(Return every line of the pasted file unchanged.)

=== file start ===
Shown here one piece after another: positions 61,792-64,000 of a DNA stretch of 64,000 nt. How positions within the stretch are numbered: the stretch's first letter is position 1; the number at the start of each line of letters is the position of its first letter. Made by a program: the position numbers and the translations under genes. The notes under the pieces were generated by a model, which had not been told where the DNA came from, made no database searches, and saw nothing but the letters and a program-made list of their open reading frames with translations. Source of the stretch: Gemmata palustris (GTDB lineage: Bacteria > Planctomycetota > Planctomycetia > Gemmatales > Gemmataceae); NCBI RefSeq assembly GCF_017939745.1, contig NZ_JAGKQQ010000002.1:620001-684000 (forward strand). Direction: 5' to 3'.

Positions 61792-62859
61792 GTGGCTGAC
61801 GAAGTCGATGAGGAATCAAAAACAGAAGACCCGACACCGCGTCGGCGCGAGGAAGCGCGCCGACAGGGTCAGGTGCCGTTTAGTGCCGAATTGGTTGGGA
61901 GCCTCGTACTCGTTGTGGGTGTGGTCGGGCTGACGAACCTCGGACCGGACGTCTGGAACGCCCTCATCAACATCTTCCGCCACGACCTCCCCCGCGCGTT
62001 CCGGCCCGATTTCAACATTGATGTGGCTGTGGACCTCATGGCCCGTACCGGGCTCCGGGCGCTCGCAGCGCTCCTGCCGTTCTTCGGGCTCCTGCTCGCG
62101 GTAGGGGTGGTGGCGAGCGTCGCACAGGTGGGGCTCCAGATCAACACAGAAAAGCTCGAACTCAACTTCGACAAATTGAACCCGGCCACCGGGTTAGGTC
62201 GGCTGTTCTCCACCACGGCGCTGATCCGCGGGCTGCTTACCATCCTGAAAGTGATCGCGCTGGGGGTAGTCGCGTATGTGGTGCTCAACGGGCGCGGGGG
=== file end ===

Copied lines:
Shown here one piece after another: positions 61,792-64,000 of a DNA stretch of 64,000 nt. How positions within the stretch are numbered: the stretch's first letter is position 1; the number at the start of each line of letters is the position of its first letter. Made by a program: the position numbers and the translations under genes. The notes under the pieces were generated by a model, which had not been told where the DNA came from, made no database searches, and saw nothing but the letters and a program-made list of their open reading frames with translations. Source of the stretch: Gemmata palustris (GTDB lineage: Bacteria > Planctomycetota > Planctomycetia > Gemmatales > Gemmataceae); NCBI RefSeq assembly GCF_017939745.1, contig NZ_JAGKQQ010000002.1:620001-684000 (forward strand). Direction: 5' to 3'.

Positions 61792-62859
61792 GTGGCTGAC
61801 GAAGTCGATGAGGAATCAAAAACAGAAGACCCGACACCGCGTCGGCGCGAGGAAGCGCGCCGACAGGGTCAGGTGCCGTTTAGTGCCGAATTGGTTGGGA
61901 GCCTCGTACTCGTTGTGGGTGTGGTCGGGCTGACGAACCTCGGACCGGACGTCTGGAACGCCCTCATCAACATCTTCCGCCACGACCTCCCCCGCGCGTT
62001 CCGGCCCGATTTCAACATTGATGTGGCTGTGGACCTCATGGCCCGTACCGGGCTCCGGGCGCTCGCAGCGCTCCTGCCGTTCTTCGGGCTCCTGCTCGCG
62101 GTAGGGGTGGTGGCGAGCGTCGCACAGGTGGGGCTCCAGATCAACACAGAAAAGCTCGAACTCAACTTCGACAAATTGAACCCGGCCACCGGGTTAGGTC
62201 GGCTGTTCTCCACCACGGCGCTGATCCGCGGGCTGCTTACCATCCTGAAAGTGATCGCGCTGGGGGTAGTCGCGTATGTGGTGCTCAACGGGCGCGGGGG